In the book of Isaiah, chapter 36, there is an interesting piece of narrative that tells of the invading armies of Sennacherib, the king of Assyria, encamping against Jerusalem. Sennacherib sends his high-ranking military office, the Rabshakeh, to lead a massive army, most likely numbering around 200,000, against the nation of Judah. So far, the Rabshakeh has conquered every fortified city in Judah, till there is only Jerusalem left. King Hezekiah has sat in Jerusalem and helplessly watched his entire nation be slowly consumed by this Assyrian tidal wave, knowing that this terrifying force will soon be on his own doorstep. Then, with a deadly swagger, the Rabshakeh approaches the walls of Jerusalem.
With a loud voice, the Rabshakeh booms his intimidating threats to the guards on the wall, bragging of how easily they swept over every other Jewish city that stood in their way. He mocks them, saying he would give them two-thousand horses for battle, if they even had enough soldiers to fill them. He scorns their past reliance on the broken nation of Egypt, laughing at their feeble attempts to dissuade the Assyrian force with such pithy numbers. Then, finally, he mocks their reliance on their God, bringing up past idolatrous sins as a reason why God would forsake them, and he shows that all the other gods of nations they have already conquered did nothing to stop them, and finally he claims that it was their God, Yahweh Himself who told the Rabshekah to come and take the city.
Eventually, the officials on the wall beg the Rabshekah to only speak to them in Aramaic, so that the rest of the soldiers on the wall don’t understand what he is saying. But this only eggs him on, and he speaks louder, with more pomp and fear-mongering, promising that the city will ultimately be decimated, and promises rich rewards (that are eerily similar to God’s promises) for anyone who simply lays down their arms and comes and joins them.
Could you imagine? The Assyrian armies prized themselves on their brutality and vicious war tactics, especially when conquering a whole city, and they would often speak of their armies like their men were immortal. Picture yourself as one of the soldiers on the wall, or a mother in the city, or a wife of one of the soldiers. You know that this army has destroyed every nation and city that it has set out to destroy, which makes the rumor that they are actually immortal almost believable. They have surrounded the city, there is no chance for you, or your family to escape, and even if they don’t break down the walls, they can simply wait you out till you starve to death (36:12). And if they do break down the walls, they most likely will kill all of the men, rape all of the women, and then enslave everyone else and deport them away. No matter how you look at it, you and all of your family, friends and fellow countrymen are doomed. All of the fear and intimidation culminates to wanting so desperately to believe that their offer of joining them and being rewarded is true, even if you know that it most likely isn’t.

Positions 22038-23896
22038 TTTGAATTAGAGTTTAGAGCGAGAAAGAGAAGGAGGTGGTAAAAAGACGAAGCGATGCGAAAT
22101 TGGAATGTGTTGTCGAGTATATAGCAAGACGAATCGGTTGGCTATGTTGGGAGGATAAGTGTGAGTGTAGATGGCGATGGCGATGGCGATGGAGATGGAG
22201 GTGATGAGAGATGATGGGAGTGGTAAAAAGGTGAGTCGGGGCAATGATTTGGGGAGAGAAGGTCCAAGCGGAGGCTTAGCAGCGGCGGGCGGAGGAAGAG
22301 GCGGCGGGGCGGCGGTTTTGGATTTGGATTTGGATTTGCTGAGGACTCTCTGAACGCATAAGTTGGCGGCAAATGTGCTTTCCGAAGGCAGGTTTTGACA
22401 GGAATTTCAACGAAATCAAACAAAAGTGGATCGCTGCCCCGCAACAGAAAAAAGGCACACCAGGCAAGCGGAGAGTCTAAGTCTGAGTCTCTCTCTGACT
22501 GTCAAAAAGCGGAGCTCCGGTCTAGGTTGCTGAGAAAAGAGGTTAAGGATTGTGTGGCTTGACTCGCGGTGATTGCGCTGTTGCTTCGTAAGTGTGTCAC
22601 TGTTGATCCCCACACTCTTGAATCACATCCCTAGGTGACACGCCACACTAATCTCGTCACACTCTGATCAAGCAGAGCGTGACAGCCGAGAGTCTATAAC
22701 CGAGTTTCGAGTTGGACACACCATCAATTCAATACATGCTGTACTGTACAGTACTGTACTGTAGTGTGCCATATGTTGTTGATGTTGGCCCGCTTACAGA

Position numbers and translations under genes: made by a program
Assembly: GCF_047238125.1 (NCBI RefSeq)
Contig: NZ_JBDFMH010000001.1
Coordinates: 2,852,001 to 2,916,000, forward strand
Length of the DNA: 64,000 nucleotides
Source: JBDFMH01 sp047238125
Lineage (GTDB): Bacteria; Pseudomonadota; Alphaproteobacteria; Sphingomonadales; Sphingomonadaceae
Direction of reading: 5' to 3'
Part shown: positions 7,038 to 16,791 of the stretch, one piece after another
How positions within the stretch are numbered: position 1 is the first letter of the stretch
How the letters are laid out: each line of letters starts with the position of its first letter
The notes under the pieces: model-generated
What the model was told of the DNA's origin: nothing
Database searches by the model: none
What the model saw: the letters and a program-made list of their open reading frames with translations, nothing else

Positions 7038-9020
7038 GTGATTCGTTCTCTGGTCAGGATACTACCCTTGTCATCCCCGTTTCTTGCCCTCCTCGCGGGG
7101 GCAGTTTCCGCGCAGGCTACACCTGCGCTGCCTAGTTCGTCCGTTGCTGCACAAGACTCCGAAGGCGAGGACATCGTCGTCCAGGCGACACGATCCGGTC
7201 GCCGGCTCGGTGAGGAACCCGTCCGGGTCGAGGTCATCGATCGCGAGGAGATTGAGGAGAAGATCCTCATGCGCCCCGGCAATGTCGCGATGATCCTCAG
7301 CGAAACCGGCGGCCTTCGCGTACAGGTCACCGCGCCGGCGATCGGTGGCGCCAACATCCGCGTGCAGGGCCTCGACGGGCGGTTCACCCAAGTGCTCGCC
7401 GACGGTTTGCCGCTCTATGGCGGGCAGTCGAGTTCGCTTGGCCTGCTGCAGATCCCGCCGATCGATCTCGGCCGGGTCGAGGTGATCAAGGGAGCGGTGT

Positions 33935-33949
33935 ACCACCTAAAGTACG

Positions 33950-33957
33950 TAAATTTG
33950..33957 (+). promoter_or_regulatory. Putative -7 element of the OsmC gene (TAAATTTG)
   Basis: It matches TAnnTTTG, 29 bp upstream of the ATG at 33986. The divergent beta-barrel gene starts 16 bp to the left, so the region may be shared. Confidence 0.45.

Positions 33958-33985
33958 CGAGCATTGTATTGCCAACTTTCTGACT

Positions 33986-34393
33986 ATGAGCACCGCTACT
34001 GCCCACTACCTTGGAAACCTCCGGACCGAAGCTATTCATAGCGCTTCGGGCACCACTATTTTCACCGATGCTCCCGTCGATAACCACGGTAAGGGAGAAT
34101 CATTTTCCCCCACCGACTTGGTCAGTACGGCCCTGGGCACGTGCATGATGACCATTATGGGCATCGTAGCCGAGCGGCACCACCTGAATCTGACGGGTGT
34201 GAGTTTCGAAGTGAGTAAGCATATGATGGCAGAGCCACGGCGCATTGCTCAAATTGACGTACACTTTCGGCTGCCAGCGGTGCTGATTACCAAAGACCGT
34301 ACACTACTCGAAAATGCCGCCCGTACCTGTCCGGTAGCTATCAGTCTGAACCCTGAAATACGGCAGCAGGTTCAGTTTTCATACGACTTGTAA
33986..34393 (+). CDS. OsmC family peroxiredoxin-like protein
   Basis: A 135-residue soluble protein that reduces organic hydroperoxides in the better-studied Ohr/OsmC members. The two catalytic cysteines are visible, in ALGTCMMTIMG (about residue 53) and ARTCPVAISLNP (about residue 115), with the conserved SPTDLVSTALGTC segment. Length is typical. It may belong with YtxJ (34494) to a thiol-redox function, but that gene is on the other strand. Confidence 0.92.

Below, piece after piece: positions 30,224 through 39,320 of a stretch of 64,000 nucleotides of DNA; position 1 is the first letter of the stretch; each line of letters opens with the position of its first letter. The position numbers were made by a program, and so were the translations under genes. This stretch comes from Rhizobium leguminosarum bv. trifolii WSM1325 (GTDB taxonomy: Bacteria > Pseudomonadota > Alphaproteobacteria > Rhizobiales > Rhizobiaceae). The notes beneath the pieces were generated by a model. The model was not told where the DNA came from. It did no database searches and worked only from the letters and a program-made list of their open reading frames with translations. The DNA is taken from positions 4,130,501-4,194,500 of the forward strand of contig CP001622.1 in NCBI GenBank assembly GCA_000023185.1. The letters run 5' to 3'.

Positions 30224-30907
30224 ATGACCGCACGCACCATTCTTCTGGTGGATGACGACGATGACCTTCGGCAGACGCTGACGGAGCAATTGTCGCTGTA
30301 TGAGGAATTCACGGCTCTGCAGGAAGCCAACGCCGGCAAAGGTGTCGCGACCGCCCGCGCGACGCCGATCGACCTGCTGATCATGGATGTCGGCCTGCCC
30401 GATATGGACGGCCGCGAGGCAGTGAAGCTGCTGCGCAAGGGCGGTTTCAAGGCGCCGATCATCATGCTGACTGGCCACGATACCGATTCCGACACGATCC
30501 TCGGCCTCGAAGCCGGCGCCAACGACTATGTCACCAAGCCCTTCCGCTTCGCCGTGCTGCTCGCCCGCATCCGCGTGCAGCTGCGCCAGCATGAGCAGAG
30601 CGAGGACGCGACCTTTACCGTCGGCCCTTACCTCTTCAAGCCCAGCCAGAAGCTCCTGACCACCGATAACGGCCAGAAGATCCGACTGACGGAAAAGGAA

And that is precisely what the Rabshakeh is hoping to do. And it is also exactly what the ultimate enemy, Satan, wants to do us, today. Let’s look closely at the Rabshakeh’s tactics:
- Speak of defeat as a certainty, and makes victory sound ridiculous
- Inflates his own volume of past victories to make him sound invincible
- Twist God’s word to make it sound like God is endorsing what he is doing
- Use shame of past sin to control God’s people
- Use fear of future pain to control God’s people
- Tempt God’s people with rewards that sound similar to God’s promises
Christian brothers and sisters, let’s not be naive of the enemy’s schemes (Eph. 6:11). The Rabshekah in this story is miniature version of the temptation that you and I face every day. Every day, the enemy approaches the walls of our hearts and trumpets his temptations, boasts, and threats. Satan will use a myriad of different tactics to challenge, intimidate, control and manipulate us. But, as Jesus rightly points out, Satan is the father of lies (John 8:44), so when we are fighting with him, we are fighting to believe what is actually true:
- When you strive after godliness, he will throw past sin in your face in hopes to discourage you. Resist him, Christ speaks a truer word of your past (Rom. 8:1-4).
- When you want to obey, even if it may cost you, he will terrify you with fear of consequences and uncertainty to try and paralyze you. Resist him, Christ holds your future and has called you to follow him; you can trust Him (Matt. 6:33-34).
- When you feel exhausted and weary, he will tempt you into believing turning to sin is better than trusting God. Resist him, his promises of joy are hollow and Christ’s are full (Eph. 4:22, Gal. 6:9, Psalm 16:11).
- When you feel tempted to sin, he will try and make it sound like it is pointless to resist. Resist him, no temptation is so strong that it cannot be resisted – you do not have to sin (1 Cor. 10:13).
- When you are trying to repent of sin, he will challenge you to think what is “sin” isn’t actually a sin. Resist him, submission to God’s holiness leads to life, while submission to sin leads to death; sin is sin, no matter what (Rom. 6:20-23).
We will look closer at the outcome of this story later, but now let us hold fast while enduring temptation, because here is the truth: the enemy has been defeated. When Christ rose from the grave he broke the powers the enemy, robbing him of any claim that he had on us. So now, we really are free and are not slaves, no matter how invincible the enemy tries to make himself sound.